Woodworm (wood-boring insects)

About wood-boring insects in buildings, the name woodworm is given to the larval stage of the beetle, the larvae bores through and eats the sapwood which is very edible. They are all originally forest dwellers and part of the natural recycling process.  The consumption of wood is moisture dependent, and, in some cases, they need a fungal infection to help with digestion.

The tree is cut into different sections at the sawmill, some of the sections have more sapwood which insects like and other sections cut out of the tree have the heartwood which is resistant to insects and fungi.

The moisture content combined with the amount of sapwood will control in most cases the extent of any infestation.

The size and shape of beetles exit hole from the timber combined with any frass (bore dust- faecal droppings) will help to identify the type of beetle.

It is important that you have an inspection by a suitably trained person as there are a range of beetle infestations and to avoid un-necessary chemical treatment which are not needed in most of the beetle infestations. Below are some of the wood-boring beetles in Britten that may be found in homes of which the common furniture beetle and woodboring weevil are the most prevalent in Scotland.

Common furniture beetle (Anobium Punctatum)

This is one of the primary wood-boring insects in Britain and it Infests the sapwood of softwood and European hardwoods.  Plywood and plaster laths are particularly susceptible to attack.

Action: Remove the excess water from the timbers (less than 15% wme) where it is not practical carry out an insecticide treatment to break its life cycle.

Bark bore beetle (Ernobius mollis)

This is sometimes misinterpreted as a common furniture beetle infestation during roof void inspections.

Action: Removing the bark will stop the infestation.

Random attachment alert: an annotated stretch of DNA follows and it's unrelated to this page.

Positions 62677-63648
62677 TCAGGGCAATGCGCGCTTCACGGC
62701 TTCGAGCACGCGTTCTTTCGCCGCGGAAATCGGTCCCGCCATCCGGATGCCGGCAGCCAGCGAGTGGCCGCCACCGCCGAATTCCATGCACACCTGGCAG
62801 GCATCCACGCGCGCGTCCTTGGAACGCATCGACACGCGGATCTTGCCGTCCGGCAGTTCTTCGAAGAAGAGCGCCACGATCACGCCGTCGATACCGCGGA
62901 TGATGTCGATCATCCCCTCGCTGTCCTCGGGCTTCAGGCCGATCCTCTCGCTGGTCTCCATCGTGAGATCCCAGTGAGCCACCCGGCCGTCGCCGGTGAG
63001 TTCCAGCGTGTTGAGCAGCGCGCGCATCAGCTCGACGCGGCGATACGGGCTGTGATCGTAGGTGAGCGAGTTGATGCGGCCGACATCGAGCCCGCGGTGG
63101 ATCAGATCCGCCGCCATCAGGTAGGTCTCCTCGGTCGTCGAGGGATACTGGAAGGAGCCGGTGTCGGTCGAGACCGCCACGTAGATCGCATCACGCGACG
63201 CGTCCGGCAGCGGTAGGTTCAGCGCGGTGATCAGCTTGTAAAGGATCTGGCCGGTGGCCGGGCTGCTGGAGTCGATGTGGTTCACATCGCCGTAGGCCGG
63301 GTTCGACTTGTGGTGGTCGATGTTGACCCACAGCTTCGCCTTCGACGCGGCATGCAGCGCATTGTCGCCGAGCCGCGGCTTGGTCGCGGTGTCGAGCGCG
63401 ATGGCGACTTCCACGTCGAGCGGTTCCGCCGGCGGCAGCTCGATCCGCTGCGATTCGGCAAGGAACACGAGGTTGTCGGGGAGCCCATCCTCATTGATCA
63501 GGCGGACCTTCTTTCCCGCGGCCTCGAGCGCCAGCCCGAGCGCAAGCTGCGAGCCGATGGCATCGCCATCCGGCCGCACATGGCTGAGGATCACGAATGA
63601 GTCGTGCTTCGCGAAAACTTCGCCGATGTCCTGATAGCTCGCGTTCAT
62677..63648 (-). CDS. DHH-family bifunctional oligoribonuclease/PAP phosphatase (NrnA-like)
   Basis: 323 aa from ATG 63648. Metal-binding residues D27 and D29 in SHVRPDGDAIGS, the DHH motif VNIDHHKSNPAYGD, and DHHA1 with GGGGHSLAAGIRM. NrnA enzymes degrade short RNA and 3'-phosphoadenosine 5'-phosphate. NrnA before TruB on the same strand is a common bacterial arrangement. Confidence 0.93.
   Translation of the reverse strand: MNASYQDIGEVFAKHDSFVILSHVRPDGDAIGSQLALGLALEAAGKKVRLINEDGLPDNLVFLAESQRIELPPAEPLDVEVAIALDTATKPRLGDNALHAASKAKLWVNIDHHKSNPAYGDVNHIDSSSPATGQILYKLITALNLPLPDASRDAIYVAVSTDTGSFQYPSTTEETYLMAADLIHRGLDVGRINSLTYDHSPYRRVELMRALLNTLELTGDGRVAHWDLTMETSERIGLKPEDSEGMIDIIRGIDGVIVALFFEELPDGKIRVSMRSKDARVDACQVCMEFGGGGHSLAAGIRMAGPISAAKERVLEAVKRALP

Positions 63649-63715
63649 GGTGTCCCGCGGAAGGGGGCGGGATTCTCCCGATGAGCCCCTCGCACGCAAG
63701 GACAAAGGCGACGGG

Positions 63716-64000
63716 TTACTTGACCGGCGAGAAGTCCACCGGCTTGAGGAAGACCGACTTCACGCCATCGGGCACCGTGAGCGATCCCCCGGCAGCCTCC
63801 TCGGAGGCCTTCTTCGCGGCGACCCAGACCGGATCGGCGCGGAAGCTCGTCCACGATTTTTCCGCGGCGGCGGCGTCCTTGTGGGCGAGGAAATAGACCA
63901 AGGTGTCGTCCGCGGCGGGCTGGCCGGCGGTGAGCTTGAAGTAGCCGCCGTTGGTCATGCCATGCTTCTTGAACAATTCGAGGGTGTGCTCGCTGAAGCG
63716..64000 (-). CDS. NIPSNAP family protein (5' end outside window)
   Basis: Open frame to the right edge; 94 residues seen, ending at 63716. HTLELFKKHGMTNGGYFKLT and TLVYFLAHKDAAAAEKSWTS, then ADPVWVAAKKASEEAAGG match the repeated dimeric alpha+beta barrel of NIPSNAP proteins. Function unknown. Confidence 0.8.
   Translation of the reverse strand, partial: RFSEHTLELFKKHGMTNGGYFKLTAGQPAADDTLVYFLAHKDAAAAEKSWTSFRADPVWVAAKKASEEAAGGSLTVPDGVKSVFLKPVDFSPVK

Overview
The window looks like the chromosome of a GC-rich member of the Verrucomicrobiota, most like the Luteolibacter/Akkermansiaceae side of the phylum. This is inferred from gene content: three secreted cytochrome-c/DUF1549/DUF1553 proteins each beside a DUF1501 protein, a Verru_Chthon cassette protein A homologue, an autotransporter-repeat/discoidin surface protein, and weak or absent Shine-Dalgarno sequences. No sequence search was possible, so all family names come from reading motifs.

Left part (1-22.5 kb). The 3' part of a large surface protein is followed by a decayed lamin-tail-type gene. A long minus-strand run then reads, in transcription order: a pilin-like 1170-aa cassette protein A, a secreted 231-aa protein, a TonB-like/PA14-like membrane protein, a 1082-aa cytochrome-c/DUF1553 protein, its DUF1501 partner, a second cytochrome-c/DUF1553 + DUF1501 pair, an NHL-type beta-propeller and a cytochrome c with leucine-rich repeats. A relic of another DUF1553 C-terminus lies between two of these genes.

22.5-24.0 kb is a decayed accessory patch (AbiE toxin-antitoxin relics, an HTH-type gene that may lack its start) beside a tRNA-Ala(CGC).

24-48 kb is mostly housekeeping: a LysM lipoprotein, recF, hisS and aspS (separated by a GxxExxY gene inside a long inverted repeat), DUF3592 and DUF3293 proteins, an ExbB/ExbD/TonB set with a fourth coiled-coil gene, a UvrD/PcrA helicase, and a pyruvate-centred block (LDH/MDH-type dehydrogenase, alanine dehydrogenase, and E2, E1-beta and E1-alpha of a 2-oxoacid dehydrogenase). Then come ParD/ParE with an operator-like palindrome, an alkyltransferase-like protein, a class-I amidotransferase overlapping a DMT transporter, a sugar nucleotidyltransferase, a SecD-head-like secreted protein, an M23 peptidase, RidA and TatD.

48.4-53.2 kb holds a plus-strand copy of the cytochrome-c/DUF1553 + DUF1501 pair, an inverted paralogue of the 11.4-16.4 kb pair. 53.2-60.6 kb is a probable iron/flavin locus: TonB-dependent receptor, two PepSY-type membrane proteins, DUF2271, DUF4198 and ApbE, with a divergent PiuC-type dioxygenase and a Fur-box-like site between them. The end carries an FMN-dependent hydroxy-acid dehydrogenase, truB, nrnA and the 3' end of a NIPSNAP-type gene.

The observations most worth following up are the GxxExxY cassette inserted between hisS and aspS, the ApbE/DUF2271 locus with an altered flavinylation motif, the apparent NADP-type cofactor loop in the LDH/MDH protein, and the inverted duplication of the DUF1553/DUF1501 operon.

Biscuit Beetle (Stegobium Paniceum)

Is a common pest of foods including cereals and dried vegetable matter and may be misidentified as the common furniture beetle?

Action: Remove the food source and the infestation stops.

Woodboring Weevil (Pentarthrum/Euophryum)

Attack’s softwoods and hardwoods which have a wood rotting fungi infection.

Action: Dry timber out and this infestation will die out.

Deathwatch Beetle (Xestobium rufovillosum)

Likes European hardwoods especially Oak, Ash and Chestnut that have been softened by wood rotting fungi. 

Action: Dry the timbers and treat with insecticide.

Powder Post Beetle (Lyctus brunneus)

Infests the sapwood of hardwoods such as ash, elm, and oak.

Action:  If possible, remove the infected section of timber if not treat with an insecticide paste.

House longhorn beetle (Hylotrupes bajulus)

Infects sapwood, particularly roof timbers but at present only commonly found in the southwest area from London (mainly Surrey).

Action: timbers to be tested full as it can cause structural damage.   Insecticidal treatments with timber reinforcing/ replacement, as necessary.

Plaster beetle & Silverfish

Action: Remove the excess water responsible and ventilate.  With silverfish spread cedar chippings near infestation.

Bee and Wood Wasp

Normally only found in forest timber.

Action: Once removed from its forest environment it stops being a problem.

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